Federal funding, in any society, inevitably leads to governments making moral decisions, often at the frustration of opposing groups. Canada’s struggle between a Pro-Choice government and Pro-Life organizations aptly demonstrates the complications that arise from such funding.

The Canadian government has been accused by many of infringing on the basic rights of conscious that belong to its citizens. As summer approaches, so do the annual grants given to groups who seek to hire workers. To meet the requirements for receiving money, a document must be signed endorsing the Canadian Charter of Rights and Freedoms, which includes a pact of non-discrimination against groups of various backgrounds. While this seems reasonable, there is one part that has garnered massive attention, reading, “These include reproductive rights.” This is the portion that hundreds of organizations have taken issue with.

The wording of the document has aroused great nervousness amongst several groups, who are accusing the government of forcing them to endorse a Pro-Choice stance. Global News reports that over 1,500 applications have been denied funding, a massive increase since last year’s contract, which included no such agreement and resulted in 126 rejections. Several religious and pro-life groups cite their refusal to comply with the document’s request as the reason they were not allowed funding.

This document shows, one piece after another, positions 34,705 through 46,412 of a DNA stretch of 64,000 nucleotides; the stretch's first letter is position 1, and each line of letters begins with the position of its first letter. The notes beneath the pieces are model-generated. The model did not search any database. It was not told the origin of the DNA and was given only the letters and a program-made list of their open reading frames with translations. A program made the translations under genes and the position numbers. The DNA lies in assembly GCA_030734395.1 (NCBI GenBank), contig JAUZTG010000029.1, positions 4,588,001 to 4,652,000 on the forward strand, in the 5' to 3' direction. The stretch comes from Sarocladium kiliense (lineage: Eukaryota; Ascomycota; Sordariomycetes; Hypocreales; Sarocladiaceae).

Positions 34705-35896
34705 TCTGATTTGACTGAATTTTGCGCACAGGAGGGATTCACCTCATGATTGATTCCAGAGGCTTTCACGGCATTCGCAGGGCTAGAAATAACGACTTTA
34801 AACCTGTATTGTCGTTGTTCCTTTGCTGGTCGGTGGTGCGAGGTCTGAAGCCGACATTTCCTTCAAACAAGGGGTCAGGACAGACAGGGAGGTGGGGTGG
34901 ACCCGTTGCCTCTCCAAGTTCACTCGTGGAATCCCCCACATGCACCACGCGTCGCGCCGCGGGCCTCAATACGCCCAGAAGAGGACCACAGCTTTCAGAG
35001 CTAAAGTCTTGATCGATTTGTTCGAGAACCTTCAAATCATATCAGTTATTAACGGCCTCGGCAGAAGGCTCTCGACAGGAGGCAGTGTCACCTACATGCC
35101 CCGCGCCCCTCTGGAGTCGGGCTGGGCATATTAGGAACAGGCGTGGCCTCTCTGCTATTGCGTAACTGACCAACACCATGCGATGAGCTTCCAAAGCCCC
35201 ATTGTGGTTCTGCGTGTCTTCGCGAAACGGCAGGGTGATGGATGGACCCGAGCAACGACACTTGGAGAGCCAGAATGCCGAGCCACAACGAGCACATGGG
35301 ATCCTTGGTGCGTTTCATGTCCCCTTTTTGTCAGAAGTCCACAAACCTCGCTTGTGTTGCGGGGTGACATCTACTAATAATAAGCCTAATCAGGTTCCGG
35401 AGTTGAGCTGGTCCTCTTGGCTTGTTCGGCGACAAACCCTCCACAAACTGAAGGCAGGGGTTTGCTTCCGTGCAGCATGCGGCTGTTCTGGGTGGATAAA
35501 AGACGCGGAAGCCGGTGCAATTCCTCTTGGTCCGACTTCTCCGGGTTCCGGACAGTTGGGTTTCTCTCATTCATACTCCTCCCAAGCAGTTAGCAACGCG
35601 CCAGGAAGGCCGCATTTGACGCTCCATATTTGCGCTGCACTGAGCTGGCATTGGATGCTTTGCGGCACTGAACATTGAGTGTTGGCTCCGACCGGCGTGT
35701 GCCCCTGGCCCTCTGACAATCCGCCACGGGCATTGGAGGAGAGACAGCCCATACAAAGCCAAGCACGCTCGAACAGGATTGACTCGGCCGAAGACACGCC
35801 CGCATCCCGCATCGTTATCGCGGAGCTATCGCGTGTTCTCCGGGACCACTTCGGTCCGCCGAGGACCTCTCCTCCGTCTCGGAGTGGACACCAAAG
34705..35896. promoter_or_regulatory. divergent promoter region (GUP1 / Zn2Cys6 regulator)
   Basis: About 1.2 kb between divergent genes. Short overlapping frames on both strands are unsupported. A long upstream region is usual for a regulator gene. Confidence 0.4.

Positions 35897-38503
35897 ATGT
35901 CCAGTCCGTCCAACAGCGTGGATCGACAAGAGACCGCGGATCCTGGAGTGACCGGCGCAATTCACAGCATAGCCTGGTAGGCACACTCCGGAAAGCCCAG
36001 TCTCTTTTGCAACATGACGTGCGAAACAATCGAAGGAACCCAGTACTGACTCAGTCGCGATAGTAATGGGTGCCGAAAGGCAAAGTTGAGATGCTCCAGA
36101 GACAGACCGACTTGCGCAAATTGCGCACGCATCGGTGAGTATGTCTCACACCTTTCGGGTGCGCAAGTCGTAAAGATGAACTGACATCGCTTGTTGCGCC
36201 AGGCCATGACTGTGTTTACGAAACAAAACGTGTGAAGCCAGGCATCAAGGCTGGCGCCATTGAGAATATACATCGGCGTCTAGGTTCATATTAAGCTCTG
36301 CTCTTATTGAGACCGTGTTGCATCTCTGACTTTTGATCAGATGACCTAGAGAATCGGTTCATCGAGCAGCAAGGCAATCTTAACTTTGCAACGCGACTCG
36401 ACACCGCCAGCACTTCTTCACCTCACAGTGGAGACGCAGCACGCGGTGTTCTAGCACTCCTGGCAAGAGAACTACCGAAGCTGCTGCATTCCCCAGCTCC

An Angus Reid Institute Survey, cited by CBC News, reveals that Canadians largely oppose denying funding to such groups if such institutions do not direct the money towards Pro-Life activities. However, a majority of those polled do believe that grant money should not, under any circumstance, be used to fund such endeavors. The debate continues today and while representatives have stated that they are not looking into directly amending their decision, they are open to suggestions and feedback from the public.

William Deatherage is a Junior at The Catholic University of America, Majoring in Political Science and Theology, as well as Minoring in Economics. William likes writing and producing media on social platforms, like YouTube, as a hobby.